I’m often told by folks that once they buy a tablet, they give up their laptop. While less than 4.5% of all computers shipped in 2010 were in the tablet format, Morgan Stanley predict that number to increase to 20% in the next two years.
This is great news for retailers who are jumping on iPad and other tablets to create new retail interfaces that provide an enhanced shopping experience compared to your typical e-commerce site. These new apps are more lifestyle oriented, and offer a curated selection of the top featured items or selections around certain themes – just like a magazine or catalogue.
With a quick swipe of the finger, it’s easy to drag an image and drop it into a cart. Image and video quality are often superior to a phone or computer. These apps are much more about presentation and visual merchandising and the “less is more” approach means that the consumer is not overwhelmed with selection.
At Net-a-Porter, the online designer fashion retailer, currently, about 15 percent of their shoppers buy from the iPad app.
“The iPad app is really our magazine app,” said Alison Loehnis, vice president of sales and marketing for Net-a-Porter. Its app was introduced last summer, and has been downloaded 120,000 times.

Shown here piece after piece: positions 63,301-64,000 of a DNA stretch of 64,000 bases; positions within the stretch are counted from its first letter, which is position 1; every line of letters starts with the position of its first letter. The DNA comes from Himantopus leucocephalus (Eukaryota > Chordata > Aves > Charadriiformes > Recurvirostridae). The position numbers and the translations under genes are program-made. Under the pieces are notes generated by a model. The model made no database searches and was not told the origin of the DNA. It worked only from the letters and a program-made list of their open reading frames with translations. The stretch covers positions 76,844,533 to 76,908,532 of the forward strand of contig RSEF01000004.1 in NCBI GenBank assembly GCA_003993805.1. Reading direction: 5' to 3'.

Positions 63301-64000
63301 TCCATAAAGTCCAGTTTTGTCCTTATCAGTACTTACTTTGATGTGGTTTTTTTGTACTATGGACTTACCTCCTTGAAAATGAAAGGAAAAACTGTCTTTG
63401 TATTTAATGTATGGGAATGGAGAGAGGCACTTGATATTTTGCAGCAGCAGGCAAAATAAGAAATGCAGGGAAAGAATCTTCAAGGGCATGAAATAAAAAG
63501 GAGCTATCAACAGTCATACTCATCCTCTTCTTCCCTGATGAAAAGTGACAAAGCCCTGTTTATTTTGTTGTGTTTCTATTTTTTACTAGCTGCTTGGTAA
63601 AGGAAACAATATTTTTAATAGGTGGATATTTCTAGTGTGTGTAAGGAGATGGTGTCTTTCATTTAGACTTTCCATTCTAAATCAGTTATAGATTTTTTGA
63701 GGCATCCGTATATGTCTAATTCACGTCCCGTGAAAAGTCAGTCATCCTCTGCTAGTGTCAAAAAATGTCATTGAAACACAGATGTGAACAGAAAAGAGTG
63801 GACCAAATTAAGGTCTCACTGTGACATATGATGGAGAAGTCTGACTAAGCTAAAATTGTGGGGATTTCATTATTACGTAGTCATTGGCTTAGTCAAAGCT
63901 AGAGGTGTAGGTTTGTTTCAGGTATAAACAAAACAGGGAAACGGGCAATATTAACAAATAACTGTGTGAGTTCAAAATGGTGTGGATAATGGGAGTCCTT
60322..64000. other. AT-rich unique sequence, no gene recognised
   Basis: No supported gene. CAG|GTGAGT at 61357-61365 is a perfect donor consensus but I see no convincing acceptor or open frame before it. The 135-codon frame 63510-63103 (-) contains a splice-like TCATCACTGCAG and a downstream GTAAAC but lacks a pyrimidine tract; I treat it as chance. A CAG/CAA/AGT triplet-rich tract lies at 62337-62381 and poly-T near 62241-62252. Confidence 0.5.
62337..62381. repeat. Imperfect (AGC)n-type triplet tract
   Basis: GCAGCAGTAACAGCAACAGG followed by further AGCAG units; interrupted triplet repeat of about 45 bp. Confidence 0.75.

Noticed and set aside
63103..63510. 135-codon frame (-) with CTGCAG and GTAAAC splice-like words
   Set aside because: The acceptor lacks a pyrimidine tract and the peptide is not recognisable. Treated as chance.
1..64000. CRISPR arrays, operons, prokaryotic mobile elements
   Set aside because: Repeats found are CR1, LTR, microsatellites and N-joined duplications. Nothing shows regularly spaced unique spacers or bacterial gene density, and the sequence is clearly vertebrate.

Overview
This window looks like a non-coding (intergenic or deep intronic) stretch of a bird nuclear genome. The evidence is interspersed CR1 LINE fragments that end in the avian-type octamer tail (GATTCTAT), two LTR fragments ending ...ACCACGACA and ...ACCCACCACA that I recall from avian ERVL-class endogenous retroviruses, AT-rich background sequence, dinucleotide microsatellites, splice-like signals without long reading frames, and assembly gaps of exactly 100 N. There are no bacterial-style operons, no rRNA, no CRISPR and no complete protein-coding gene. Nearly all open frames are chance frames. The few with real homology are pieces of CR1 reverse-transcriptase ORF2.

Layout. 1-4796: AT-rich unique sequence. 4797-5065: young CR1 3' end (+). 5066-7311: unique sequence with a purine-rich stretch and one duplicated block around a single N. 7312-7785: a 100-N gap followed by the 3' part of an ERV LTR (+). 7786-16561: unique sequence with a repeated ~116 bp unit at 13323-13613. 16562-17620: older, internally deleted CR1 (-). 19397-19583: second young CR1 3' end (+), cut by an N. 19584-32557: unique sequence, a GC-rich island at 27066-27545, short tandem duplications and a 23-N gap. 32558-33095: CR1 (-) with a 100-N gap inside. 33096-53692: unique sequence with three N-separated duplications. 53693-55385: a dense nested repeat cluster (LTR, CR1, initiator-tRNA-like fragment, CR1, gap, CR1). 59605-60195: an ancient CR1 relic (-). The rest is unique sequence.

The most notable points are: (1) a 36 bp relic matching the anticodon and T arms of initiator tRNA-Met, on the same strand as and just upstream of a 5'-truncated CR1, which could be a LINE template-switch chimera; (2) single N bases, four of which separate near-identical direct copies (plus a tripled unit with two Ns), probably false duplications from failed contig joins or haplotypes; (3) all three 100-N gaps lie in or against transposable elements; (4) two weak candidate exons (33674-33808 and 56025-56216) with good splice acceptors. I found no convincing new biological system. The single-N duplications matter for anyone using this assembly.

“Our site was founded on the desire to create a fashion magazine that you can shop from, and this whole notion of literally being able to move things around on the page and slide things into a shopping basket and touch things with your fingers the way you would do in a magazine is really a dream come true,” Ms. Loehnis said.
At Gilt, the innovative flash sale site featured here, the iPad app “truly is sort of an entertainment source during the member’s downtime” said the company’s chief product officer, Stefan Pepe.
Gilt’s sales start at a specific time with a limited amount of merchandise, and so its Web site and iPhone app are geared toward quick shopping. Although Gilt members shop flash sales on the iPad app, they can also use it to look at clothes as they would in a fashion magazine — a different experience. Shoppers can zoom in on the images closely enough to see the stitching on a shoulder seam or the lace fringe on the bottom of a skirt, for instance, and can drag items to their shopping carts without leaving the page.
TheFind does the comparison shopping for you online. Once you select a style/colour, it gives you alternative. In TheFind’s tablet app, a shopper can see the typical catalog-style shots, like of a living room filled with Crate & Barrel furniture, or can view individual photographs and descriptions of each item in the shot, like the pillows or lamps.
Mr. Kumar of TheFind said the app was a reaction, in part, to the overwhelming shopping options available online. “If I said, let’s show you every possible shoe on the planet, you’d be exhausted,” Mr. Kumar said. “A lot of these retailers use the catalog to tell people what they have: its things they’ve curated and picked.”
Share your favorite tablet apps or join me in tablet envy :)